Reading for today:
Galloway, “Gamic Action in Four Moments”
Juul, “Video Games and the Classic Game Model.”
Crawford, “What Is a Game?”
Yesterday, I had the first meeting of the class I am absolutely the most excited about taking this quarter, The Aesthetics of Video Gaming. I thought some people might find the class – which is concerned with assessing video games as a form of new media, and exploring the ways in which it functions like other forms of media, and how it differentiates itself from these previous forms – interesting, and might want to read about my experiences.
The goal of this blog, then, is to relay a few things: primarily, I want to pass on some of the knowledge (admittedly secondhand) I glean from the readings and the class; secondarily, I want to give personal responses to the readings to the readings and other activities we do in the class; also, I want to give a reaction to the class itself – what I liked, what I think could be improved, and what I think is challenging about teaching the class. The blog won't have a specific schedule, but it will update at least twice a week (class meets on Monday and Wednesday). I haven't yet decided exactly how I'm going to format these updates, but for right now it seems I will be updating with reactions to the previous class and reactions to the reading for the next class in the same update. This entry will test that format.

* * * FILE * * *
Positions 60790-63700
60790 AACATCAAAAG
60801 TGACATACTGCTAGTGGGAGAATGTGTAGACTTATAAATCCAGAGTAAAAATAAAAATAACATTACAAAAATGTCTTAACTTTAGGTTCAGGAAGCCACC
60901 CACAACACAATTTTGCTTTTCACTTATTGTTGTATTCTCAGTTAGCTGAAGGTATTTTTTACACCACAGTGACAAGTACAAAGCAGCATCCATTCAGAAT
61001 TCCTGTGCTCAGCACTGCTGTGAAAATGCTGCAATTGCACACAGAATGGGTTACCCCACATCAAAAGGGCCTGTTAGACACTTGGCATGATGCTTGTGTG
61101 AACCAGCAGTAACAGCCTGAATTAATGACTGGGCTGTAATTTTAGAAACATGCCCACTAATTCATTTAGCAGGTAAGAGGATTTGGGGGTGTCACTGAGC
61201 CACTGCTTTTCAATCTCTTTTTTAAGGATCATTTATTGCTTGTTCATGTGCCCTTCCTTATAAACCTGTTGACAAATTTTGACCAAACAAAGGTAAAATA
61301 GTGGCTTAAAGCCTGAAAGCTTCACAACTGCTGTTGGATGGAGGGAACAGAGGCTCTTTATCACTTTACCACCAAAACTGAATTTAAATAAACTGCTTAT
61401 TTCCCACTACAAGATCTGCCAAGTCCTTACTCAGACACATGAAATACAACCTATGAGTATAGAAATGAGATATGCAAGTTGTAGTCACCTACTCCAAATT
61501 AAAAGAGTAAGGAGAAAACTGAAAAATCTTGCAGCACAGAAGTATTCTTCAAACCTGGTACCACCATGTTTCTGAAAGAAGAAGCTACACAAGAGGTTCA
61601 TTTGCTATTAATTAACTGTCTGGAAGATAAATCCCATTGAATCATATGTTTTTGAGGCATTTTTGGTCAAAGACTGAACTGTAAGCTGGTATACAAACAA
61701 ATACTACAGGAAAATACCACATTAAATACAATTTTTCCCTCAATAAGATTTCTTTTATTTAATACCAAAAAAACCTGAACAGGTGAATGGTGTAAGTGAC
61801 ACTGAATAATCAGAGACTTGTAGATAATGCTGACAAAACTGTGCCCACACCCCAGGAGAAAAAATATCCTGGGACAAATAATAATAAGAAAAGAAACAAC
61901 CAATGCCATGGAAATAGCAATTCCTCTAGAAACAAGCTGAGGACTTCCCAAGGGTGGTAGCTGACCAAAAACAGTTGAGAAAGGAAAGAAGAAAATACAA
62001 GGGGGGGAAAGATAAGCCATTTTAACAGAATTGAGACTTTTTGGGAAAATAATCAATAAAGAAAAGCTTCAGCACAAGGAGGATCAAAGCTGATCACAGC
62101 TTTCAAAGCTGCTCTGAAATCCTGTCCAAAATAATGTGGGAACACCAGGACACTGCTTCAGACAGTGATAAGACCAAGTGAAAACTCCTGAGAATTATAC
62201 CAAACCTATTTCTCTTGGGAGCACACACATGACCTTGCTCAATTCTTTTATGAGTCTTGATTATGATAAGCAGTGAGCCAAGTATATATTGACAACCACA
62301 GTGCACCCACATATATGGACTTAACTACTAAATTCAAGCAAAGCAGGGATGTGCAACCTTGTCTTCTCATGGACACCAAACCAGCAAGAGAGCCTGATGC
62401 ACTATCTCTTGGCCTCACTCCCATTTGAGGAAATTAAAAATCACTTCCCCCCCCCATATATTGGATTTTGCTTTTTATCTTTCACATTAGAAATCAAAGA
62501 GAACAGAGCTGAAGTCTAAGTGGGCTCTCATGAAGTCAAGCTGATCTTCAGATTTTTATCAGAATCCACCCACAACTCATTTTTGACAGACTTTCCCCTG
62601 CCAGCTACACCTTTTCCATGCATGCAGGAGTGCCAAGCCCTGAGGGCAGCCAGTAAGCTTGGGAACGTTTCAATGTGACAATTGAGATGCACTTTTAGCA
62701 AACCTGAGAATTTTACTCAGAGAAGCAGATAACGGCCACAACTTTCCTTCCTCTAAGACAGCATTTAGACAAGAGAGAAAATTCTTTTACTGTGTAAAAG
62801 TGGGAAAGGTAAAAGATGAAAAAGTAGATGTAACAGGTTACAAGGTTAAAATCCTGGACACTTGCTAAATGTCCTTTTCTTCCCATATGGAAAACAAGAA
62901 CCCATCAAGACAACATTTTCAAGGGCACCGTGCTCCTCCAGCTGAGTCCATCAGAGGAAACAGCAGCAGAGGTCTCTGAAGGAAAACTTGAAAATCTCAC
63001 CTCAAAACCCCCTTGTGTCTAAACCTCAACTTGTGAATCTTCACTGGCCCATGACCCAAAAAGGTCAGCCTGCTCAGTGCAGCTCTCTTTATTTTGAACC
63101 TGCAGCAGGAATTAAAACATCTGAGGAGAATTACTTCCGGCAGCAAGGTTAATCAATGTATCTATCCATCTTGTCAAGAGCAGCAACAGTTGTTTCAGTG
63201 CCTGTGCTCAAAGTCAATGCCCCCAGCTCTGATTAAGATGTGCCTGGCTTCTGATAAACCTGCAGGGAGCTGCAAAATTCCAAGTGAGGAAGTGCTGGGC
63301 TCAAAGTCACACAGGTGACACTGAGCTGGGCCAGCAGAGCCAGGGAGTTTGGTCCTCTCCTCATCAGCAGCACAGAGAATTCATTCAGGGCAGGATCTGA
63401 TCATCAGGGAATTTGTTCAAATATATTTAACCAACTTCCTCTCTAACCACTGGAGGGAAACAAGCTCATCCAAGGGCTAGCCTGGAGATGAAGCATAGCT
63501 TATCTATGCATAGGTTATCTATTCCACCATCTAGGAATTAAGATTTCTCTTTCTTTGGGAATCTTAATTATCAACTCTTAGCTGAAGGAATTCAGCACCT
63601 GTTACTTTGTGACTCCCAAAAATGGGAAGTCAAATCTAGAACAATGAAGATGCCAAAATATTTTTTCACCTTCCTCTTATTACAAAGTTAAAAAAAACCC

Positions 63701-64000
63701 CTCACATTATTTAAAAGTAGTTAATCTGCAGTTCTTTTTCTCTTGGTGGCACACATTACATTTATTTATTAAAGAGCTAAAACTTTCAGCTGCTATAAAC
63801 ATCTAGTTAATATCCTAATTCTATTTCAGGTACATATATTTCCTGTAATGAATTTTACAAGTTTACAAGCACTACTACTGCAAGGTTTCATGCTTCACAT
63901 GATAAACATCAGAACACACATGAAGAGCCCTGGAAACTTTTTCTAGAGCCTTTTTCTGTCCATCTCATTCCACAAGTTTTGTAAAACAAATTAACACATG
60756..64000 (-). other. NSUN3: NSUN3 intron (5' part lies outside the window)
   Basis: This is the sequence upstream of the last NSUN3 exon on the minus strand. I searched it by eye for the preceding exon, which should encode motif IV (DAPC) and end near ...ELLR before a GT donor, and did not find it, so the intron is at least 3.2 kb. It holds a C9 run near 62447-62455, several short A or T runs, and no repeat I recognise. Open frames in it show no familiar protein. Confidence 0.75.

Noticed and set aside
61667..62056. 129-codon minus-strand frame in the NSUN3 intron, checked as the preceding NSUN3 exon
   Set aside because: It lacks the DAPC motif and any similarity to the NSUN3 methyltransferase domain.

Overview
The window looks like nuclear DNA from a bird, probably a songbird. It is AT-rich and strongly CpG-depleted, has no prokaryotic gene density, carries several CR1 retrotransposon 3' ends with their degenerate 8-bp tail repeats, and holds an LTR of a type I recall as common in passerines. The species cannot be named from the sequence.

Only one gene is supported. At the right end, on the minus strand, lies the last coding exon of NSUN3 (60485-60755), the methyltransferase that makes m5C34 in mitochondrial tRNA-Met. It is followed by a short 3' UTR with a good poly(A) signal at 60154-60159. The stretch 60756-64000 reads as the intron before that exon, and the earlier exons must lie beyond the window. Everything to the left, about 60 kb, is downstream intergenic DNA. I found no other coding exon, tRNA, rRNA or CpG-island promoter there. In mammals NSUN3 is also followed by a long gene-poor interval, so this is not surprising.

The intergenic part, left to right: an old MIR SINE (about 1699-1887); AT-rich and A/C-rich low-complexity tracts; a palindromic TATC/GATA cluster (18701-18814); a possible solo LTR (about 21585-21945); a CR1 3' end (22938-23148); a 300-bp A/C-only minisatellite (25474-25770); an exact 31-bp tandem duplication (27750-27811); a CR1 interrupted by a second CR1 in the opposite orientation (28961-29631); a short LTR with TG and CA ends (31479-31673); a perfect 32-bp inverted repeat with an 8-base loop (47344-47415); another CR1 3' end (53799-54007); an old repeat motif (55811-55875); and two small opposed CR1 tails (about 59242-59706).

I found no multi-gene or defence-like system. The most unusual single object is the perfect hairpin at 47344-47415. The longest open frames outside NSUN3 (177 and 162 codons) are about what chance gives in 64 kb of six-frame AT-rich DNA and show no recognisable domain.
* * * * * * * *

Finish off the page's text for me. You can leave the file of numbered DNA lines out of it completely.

The first class was, as most first classes are, little beyond an introduction and deciding the mechanics of the class. However, a few things did become apparent. One, is that the teacher is not a gamer. He acknowledged this, and also acknowledged that he has little experience beyond playing in high school, though he is trying to remedy that. He is a media critic, though, and this, I feel, qualifies him in two important ways. For one, he has experience that, although not game-specific, is certainly applicable to games in general. Secondly, I think being removed from the “gamer culture” allows for a certain degree of objectivity – he doesn't have a bias to declare games art, though that is a topic we will discuss, or to hold them up as the pinnacle of storytelling, and so I am hoping this ability to be objective reflects itself in the way the readings are interpreted.